We are slowly making friends, imade friends including a kiwi couple who are volunteering in Kamwokya as well, and who happen to be related to the nun who founded the organization. We celebrated thanksgiving with them with a fine curry and plenty of ugandan lager.

We are slowly making our way through Kampala, meeting other Muzungus in the NGO world, finding tasty indian restaurants and a yummy coffee shop, and we are rationing our "The Wire" episodes so that we can make them last.

Happy thanksginving all, we miss you!


  1. hah - i was going to call you out on the muzungu thing but wanted to wait till you got it. how i miss a nice life-threatening matatu ride to start the day! keep the updates coming and be well! xo

  2. we miss you guys! zach says hi (in his own way).

  3. Let me get this straight: Two Jews working for a Christian organization, celebrating Thanksgiving in Africa with Kiwis, eating curry and drinking Ugandan beer. Is this a volunteering endeavor or just a pilot for a wacky new reality show? You should get a photo of Guy eating bacon in a yamaka to top it all off.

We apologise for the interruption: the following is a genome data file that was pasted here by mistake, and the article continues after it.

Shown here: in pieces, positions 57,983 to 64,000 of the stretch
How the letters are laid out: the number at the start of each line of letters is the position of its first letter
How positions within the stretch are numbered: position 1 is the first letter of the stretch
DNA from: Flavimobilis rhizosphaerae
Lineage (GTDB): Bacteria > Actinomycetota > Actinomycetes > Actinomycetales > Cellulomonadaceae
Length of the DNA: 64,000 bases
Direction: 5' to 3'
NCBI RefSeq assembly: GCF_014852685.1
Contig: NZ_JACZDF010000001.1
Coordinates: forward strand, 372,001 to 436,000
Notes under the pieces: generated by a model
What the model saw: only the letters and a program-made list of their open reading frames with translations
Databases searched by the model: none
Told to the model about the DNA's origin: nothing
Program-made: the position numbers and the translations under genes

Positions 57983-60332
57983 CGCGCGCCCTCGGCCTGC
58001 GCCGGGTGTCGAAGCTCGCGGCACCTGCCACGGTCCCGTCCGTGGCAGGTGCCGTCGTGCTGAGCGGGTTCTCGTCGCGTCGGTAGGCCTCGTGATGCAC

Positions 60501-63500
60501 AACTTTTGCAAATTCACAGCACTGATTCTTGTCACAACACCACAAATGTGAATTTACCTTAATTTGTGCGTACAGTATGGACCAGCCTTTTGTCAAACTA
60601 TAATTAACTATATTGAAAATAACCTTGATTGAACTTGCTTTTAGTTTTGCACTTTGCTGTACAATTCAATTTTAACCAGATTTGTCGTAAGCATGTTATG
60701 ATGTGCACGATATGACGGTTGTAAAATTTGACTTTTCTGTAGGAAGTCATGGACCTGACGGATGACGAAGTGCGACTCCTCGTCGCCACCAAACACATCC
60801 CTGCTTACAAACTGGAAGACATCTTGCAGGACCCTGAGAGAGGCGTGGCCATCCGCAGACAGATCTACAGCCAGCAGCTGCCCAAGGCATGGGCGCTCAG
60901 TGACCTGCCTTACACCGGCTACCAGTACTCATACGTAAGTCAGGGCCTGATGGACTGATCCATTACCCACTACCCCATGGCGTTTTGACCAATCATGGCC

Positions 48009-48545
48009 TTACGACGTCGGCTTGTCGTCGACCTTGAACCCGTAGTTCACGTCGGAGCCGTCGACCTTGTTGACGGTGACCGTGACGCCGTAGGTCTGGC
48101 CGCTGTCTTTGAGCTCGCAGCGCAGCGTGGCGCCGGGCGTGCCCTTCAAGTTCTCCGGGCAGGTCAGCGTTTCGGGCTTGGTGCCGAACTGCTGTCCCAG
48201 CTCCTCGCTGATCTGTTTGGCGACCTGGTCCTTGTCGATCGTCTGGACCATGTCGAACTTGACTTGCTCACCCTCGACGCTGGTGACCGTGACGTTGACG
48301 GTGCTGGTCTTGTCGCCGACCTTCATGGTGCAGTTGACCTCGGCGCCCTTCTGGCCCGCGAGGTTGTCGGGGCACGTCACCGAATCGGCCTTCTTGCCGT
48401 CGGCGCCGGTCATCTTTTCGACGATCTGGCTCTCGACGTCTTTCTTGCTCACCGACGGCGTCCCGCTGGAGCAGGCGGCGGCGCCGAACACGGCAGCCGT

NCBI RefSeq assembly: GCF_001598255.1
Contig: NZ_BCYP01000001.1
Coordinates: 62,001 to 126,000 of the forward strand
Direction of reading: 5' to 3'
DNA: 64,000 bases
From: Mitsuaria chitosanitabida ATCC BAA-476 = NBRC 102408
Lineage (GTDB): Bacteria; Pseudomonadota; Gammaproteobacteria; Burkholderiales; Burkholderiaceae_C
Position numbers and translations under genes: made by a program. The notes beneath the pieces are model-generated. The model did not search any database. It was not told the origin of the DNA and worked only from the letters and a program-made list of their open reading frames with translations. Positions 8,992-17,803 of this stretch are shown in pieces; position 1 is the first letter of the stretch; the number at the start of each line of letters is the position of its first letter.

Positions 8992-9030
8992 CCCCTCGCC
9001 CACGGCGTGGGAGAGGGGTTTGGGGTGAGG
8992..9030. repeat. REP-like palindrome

Sounds like you guys are digging right in. I look forward to more updates and photos!!

  4. Love reading your updates, what you guys are doing is truly inspiring. Contrasting your Thanksgiving in Uganda with ours at a friend's huge house in Woodside is hard to even get my head around. What you are doing will stay with you both for the rest of your lives. I am so proud of your accomplishments already! - Keith
    PS - someone moved to your place, they always keep the curtains closed, so it seems very quiet and different.... Miss your chair Guy!

  5. just found this was in my spam box you guyz are amazing i want to get involved tell me what i can do peace Howie Martin

  6. awesome descriptions...keep 'em coming. we miss you!

  7. I love the detail and imagery of your writing style and look forward to following the adventure and traveling vicariously with you! Glad you're settling in well and starting to make some friends. And even were able to celebrate Thanksgiving there! What a bonus! Lots of love to both of you!! xx